It makes one wonder why Leno agreed to this in 2003.  Did he think he was gonna be ready to leave the scene by the time his extension was up?  He must have, right?  Clearly that's not the case.  But, what originally was a failure of character on the part of NBC executives has become a failure on the part of Leno.  Dude needs to just retire.  The fact that he simply won't walk away is causing immeasurable strife, most especially to the person who he was supposed to pass the torch to.  Though I've never been a Leno hater, it certainly seems that he and NBC deserve each other at this point, he's looking like one big jerk in this whole thing, a showbiz version of Brett Favre, selfishly waffling on retirement and leaving disaster in his wake. 

As a quick aside, I know Letterman is loving this whole thing, Leno and NBC being arch-rivals, but as far as I'm concerned, he looks like a total fucking hypocrite for calling out people's motives and shortcomings, we are only three months removed from an infidelity-fucking young female staffers-blackmailing scandal after all.  I've always found him smug, but he's absolutely grating now.  It's revolting.

And he really should have been the one who gained the most.  With NBC falling apart, Letterman's in the catbird seat, sitting high above his competitors and watching them fail.  But the true winner here is Conan.  He can write his ticket now, he can get paid by whomever, and take a large share of the audience.  He's created so much goodwill for himself through the act of getting screwed that he'll be far better off wherever he ends up.  And that's only right; Leno's failure at 10 pm shouldn't have affected his show and his tenure as host of the Tonight Show, a promotion that was well deserved.  It's indicative of larger failures, the failures of NBC.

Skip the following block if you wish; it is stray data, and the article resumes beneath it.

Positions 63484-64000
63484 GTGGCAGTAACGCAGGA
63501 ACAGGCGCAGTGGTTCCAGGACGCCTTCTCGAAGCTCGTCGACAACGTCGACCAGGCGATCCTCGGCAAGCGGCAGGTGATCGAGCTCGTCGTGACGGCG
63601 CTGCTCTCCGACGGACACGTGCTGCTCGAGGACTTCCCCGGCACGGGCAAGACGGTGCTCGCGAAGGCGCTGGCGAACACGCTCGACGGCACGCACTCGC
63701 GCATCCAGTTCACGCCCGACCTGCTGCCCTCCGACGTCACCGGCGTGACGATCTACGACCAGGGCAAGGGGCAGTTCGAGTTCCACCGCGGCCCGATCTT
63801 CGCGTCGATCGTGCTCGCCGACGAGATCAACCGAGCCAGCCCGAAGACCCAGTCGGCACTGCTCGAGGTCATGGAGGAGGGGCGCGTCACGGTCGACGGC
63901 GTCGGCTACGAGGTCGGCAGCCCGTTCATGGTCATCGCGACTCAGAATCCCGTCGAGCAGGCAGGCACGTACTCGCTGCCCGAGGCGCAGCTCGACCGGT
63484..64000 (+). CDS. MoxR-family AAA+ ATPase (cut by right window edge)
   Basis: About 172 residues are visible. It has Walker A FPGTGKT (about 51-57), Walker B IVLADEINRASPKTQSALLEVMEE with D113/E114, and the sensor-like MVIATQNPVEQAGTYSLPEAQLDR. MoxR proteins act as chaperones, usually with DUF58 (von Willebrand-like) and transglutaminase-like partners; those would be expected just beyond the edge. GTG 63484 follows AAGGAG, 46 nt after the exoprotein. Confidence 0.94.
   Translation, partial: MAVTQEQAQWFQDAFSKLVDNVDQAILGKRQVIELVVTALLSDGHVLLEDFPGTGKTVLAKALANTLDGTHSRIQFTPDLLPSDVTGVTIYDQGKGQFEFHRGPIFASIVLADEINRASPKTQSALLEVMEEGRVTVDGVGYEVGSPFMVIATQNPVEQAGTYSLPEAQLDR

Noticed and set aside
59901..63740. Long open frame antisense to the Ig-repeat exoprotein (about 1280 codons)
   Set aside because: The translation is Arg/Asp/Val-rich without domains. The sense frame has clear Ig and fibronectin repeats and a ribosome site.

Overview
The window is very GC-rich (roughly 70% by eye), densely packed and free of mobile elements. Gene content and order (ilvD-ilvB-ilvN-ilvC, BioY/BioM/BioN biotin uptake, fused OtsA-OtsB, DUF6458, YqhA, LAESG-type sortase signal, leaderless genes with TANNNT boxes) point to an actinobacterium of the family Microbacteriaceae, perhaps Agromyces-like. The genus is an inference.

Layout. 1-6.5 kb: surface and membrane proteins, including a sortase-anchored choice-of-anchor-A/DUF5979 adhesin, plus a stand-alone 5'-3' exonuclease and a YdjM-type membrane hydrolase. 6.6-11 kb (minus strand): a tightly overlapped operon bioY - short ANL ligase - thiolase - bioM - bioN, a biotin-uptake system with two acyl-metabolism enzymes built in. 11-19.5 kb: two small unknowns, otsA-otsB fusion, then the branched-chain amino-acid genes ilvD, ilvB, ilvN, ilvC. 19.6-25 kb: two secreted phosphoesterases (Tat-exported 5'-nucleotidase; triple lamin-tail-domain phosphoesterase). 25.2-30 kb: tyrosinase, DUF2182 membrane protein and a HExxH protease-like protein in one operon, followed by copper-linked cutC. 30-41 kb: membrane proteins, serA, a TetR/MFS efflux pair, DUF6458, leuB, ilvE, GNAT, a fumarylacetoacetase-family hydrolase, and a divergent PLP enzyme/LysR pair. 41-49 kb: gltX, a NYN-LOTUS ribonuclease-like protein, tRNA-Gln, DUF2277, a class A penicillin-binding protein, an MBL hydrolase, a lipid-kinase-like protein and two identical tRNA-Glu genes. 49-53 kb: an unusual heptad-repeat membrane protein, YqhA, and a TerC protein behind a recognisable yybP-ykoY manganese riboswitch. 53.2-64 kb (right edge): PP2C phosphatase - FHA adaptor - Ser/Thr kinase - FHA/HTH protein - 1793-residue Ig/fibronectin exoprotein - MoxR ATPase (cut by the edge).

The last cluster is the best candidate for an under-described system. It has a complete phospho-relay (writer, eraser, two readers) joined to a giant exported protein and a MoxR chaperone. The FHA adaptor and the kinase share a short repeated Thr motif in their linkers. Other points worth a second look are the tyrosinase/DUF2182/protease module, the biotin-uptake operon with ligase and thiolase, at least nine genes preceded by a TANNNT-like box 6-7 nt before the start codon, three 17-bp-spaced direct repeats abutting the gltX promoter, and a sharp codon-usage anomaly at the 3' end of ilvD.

As I mused about a bit when ER ended, NBC's fall from "must see" to "disaster area" has been overwhelming.  One might think that this debacle will kill the network forever, but I feel the opposite.  When the creation of the Jay Leno Show was announced in the Spring, it seemed the first few bars of a swan song, what with cutting five of a network's most important hours, the hours given over to serious dramas (usually).  At least, that can come back now and the march towards all-reality and all-variety schedules for networks can be delayed a bit.  If only Jay Leno would go away, we would all be better off. 

1 Comment

  • 1

    We totally agree with you Matty Todes. J-Train should take a hike. We love Conan, or The Solution, as we like to call him. Maybe now, he and JuiceBox can roll with our posse and beat the beat with us at Karma sometime. The Solution has mad skillz, bro. NBC needs to check themselves.